Wisconsin Coronavirus: AG Kaul speaks out against discrimination of Asian-Americans during pandemic

Coronavirus

Jessica Wong, of Fall River, Mass., front left, Jenny Chiang, of Medford, Mass., center, and Sheila Vo, of Boston, from the state’s Asian American Commission, stand together during a protest, Thursday, March 12, 2020, on the steps of the Statehouse in Boston. Asian American leaders in Massachusetts condemned what they say is racism, fear-mongering and misinformation aimed at Asian communities amid the widening coronavirus pandemic that originated in China. (AP Photo/Steven Senne)

MADISON, Wis. (WFRV) – Wisconsin Attorney General Josh Kaul has announced he is condemning recent xenophobic acts targeting Wisconsinites of Asian descent and encouraging others to do so as well.

Latest coronavirus in Wisconsin updates

“Yesterday, I had the opportunity to talk to community leaders who are working to raise awareness about recent acts of discrimination against members of the Asian-American/Pacific Islander community and who are taking action to fight discrimination,” said AG Kaul. “We must stand together and speak out against racism and xenophobia.”

Wisconsin Public Radio has reported recent instances of discrimination against Wisconsinites of Asian descent during the coronavirus pandemic.

AG Kaul says information regarding hate crimes, including xenophobic acts, should immediately be reported to law enforcement. In Wisconsin, a hate crime penalty enhancer can apply when certain crimes are committed based on a “belief or perception regarding the race, religion, color, disability, sexual orientation, national origin or ancestry of” the victim.

AG Kaul adds that Wis. Stat. § 939.645(2) provides the following enhancements:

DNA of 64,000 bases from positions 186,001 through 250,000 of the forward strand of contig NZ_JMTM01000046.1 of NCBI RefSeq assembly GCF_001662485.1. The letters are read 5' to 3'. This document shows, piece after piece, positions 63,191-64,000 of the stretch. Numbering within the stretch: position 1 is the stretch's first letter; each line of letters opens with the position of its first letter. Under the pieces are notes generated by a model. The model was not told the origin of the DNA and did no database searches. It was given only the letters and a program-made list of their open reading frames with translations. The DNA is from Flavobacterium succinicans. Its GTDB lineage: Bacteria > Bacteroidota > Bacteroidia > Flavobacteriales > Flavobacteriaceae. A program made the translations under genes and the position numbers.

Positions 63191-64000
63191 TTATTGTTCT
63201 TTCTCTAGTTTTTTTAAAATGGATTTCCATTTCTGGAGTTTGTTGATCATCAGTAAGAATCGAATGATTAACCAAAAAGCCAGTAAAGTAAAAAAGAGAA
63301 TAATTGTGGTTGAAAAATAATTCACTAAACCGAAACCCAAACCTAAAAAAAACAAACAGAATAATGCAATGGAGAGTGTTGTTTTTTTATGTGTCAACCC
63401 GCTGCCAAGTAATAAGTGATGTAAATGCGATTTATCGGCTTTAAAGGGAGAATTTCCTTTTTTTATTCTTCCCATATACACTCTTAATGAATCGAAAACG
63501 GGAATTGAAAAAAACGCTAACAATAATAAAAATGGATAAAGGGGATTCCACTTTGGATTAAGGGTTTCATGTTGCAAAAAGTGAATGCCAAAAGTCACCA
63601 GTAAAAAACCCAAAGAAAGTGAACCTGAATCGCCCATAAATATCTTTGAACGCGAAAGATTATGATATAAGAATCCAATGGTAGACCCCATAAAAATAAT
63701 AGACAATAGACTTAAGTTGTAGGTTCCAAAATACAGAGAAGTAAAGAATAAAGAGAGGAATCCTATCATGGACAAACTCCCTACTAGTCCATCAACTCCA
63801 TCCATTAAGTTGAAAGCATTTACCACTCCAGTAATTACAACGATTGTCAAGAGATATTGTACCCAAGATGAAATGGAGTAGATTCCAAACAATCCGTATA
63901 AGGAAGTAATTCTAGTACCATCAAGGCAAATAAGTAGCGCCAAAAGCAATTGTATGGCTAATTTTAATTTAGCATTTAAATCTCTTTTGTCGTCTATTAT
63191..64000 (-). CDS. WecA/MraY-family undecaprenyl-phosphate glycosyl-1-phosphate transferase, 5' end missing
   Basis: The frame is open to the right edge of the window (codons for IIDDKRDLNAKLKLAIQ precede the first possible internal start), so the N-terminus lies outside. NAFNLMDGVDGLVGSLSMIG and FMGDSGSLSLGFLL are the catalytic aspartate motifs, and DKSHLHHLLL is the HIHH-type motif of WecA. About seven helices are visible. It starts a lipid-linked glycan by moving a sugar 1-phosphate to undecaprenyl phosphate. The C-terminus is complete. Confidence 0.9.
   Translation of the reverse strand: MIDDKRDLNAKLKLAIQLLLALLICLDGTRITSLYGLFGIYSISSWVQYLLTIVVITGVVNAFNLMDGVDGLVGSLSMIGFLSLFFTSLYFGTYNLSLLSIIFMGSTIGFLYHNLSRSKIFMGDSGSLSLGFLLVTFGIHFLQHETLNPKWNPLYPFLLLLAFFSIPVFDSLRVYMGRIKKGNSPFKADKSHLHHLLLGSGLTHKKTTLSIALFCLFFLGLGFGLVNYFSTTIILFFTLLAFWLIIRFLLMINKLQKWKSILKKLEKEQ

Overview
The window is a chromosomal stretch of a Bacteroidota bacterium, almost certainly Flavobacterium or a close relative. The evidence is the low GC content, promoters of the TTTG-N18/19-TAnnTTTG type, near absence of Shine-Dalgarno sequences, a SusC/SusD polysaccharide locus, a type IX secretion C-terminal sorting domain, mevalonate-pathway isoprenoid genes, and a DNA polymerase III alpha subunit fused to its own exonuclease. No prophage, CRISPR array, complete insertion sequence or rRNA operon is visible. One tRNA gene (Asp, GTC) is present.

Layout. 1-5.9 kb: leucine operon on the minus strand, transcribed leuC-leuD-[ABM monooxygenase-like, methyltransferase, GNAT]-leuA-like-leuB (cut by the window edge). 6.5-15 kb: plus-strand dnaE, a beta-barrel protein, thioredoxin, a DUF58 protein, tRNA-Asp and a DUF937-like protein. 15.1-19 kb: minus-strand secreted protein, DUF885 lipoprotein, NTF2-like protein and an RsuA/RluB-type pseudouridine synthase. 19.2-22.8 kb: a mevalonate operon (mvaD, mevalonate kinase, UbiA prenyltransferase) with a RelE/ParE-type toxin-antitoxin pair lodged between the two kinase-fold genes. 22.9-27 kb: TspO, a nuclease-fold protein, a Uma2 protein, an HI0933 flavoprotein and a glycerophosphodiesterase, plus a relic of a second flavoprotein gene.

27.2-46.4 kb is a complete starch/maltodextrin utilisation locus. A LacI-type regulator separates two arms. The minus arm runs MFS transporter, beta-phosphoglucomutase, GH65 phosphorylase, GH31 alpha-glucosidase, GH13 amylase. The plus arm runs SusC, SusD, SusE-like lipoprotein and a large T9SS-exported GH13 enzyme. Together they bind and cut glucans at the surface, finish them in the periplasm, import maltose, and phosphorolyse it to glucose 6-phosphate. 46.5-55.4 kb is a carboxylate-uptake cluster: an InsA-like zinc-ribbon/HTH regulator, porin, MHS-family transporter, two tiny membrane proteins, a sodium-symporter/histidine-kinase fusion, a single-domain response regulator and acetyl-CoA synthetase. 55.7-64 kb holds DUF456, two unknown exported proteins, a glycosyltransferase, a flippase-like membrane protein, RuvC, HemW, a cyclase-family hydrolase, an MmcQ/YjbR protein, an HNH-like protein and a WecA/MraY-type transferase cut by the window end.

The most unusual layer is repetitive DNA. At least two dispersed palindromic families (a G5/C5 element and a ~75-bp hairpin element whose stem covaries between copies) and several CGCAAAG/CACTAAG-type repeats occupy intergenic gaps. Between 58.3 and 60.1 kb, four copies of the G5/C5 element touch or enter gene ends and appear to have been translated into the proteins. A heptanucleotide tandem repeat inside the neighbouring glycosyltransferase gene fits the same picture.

“(a) If the crime committed … is ordinarily a misdemeanor other than a Class A misdemeanor, the revised maximum fine is $10,000 and the revised maximum term of imprisonment is one year in the county jail.

“(b) If the crime committed … is ordinarily a Class A misdemeanor, the penalty increase under this section changes the status of the crime to a felony and the revised maximum fine is $10,000 and the revised maximum term of imprisonment is 2 years.

“(c) If the crime committed … is a felony, the maximum fine prescribed by law for the crime may be increased by not more than $5,000 and the maximum term of imprisonment prescribed by law for the crime may be increased by not more than 5 years.”

WISCONSIN CORONAVIRUS COVERAGE

WFRV COVID-19 Coverage | Confirmed cases in Wisconsin
Tracking coronavirus | Local health experts talk coronavirus
Stimulus check calculator| Local businesses hiring during outbreak

Copyright 2020 Nexstar Broadcasting, Inc. All rights reserved. This material may not be published, broadcast, rewritten, or redistributed.

Don't Miss

More Don't Miss

Coronavirus News

More Coronavirus

Trending Stories

Your Local Election HQ

More Election

Local Sports

Baseball cancellations have area umpires feeling "blue"

Thumbnail for the video titled "Baseball cancellations have area umpires feeling "blue""

Andrew Brandt on the drafting of Jordan Love

Thumbnail for the video titled "Andrew Brandt on the drafting of Jordan Love"

Incoming Badgers' lineman Bortolini prepares for next step

Thumbnail for the video titled "Incoming Badgers' lineman Bortolini prepares for next step"

"The Driveway" basketball training facility pushes through pandemic

Thumbnail for the video titled ""The Driveway" basketball training facility pushes through pandemic"

Timber Rattlers Erickson talks shortened spring, hopes for a season

Thumbnail for the video titled "Timber Rattlers Erickson talks shortened spring, hopes for a season"

WIR's "Test and Tune" fills drag strip

Thumbnail for the video titled "WIR's "Test and Tune" fills drag strip"